History of The Walnut Tree
The "Walnut Tree Inn" was built during the reign of Richard II (1377-1399) in the year of the crusades. Five years before, seventeen horses fetched 19 shillings each and six 15 shillings each at auction held in St Martin's church
When first built, the house was no more than a timber framed, wattle and doubt hut with thatched roof. A fire burned in a central hearth and an aperture in the roof, a louvre, acted as a flue. The floor, of the only room (called the hall) was covered with straw, there were no bedrooms, cupboards or furniture. Supplies and possessions were kept in baskets or boxes. Everyone in the familiy lived, ate and slept in this one room. The average cost of a dwelling of this type was about six pounds.
In the mid fifteenth century a small bedroom was added at a higher level. Reached by a ladder, here the children of the family would sleep on wooden cot beds, often suspended from beams.
In 1456, one Septimus Longbarrow, a yeoman of Ashford purchased the house and 10 acres of arable land for 11 pounds. In 1502 one Joseph Silver, yeoman resided here with his wife Rebecca and seven children, by the turn of the sixteenth great improvements had been carried out to the property and the main dwelling enlarged. in 1611, the property was purchased by one Nicholas Marren a former bailiff of the Manor of Aldington.
Sometime during the seventeenth century ale began to be brewed here, for in a sale document of 1687, a "brew-house" is included in the inventory. In 1704, the property was purchased by one Jonas Quilter.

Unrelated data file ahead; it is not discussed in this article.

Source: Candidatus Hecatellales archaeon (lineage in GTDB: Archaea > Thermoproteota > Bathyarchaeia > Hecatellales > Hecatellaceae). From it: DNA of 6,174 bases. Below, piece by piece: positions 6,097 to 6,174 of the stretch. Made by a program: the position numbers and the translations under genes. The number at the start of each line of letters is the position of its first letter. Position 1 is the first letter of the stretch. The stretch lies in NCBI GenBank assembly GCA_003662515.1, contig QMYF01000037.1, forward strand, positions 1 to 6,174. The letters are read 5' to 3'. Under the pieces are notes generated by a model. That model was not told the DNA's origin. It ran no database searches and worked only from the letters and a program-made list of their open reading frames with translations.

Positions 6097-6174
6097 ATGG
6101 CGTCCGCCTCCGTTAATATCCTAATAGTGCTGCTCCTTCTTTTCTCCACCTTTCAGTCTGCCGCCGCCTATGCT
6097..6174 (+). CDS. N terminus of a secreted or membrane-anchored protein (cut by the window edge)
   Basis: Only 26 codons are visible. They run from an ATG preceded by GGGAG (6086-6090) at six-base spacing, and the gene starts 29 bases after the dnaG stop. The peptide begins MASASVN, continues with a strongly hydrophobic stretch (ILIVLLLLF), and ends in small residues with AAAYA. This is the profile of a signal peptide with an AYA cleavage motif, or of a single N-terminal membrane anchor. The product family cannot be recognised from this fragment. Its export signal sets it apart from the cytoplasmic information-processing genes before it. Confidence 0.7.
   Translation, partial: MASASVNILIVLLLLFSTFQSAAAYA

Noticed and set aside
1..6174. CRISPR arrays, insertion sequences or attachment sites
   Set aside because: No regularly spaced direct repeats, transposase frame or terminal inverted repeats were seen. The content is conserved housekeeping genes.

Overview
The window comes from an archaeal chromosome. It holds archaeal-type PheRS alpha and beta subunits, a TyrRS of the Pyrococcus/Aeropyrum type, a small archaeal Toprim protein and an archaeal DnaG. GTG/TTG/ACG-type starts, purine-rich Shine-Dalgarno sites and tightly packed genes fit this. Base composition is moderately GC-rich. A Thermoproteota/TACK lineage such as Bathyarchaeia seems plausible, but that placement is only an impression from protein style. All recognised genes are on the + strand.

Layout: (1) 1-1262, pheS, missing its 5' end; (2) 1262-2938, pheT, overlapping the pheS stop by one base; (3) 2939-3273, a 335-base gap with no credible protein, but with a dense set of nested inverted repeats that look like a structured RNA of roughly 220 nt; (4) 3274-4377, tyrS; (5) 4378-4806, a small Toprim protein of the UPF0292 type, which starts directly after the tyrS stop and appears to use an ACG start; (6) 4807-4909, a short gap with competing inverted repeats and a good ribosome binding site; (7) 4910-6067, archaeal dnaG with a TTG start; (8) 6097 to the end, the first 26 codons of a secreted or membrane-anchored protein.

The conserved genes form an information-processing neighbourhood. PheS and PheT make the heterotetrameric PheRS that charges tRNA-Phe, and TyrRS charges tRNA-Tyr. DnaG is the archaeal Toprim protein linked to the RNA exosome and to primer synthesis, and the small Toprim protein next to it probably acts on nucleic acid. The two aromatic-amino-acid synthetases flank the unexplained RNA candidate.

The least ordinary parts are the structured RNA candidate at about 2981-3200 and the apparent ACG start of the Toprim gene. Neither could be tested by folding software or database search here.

In August of the same year Quilter stood before two justices at Ashford and was granted a license to sell ales and ciders, from the premises which at this date bore no title but was registered as an ale house under ownership. In 1749, the property was purchased by Thomas Gadhew, who upon being granted a license registered the house under the title of the "Walnut Tree".
During the Napoleonic wars Aldington was the stronghold of the Aldington Gang, an infamous band of smugglers that roamed the marshes and shores of Kent plying their nefarious trade. The gang's prolific leaders, Cephas Quested and George Ransley, both natives of Aldington, made the "Walnut Tree" their headquarters and drop point for their illicit contraband. High up on the southern side of the inn is a small window through which the gang would shine a signal light to their confederates up to Aldington Knoll.
The "Walnut Tree's" association with lawlessness did not end with the demise of the smugglers for as late as 1904 the inn was centre of the cock fighting contests.
The "Walnut Tree" has seen and undergone many changes since first it was built but the historic character remains unchanged. The food and liquor served here these days is strictly legal... so stay, enjoy the fayre and reflect on those bygone days.
The "Walnut Tree" offers open fires in the winter and a beer garden in the summer. Children are welcome with and there is a garden play area with a bouncy castle at weekends.
Now supplied by Shephard Neame this pub also serves meals where there is a menu to suit all, including meat and fish dishes cooked on sizzling grillstones.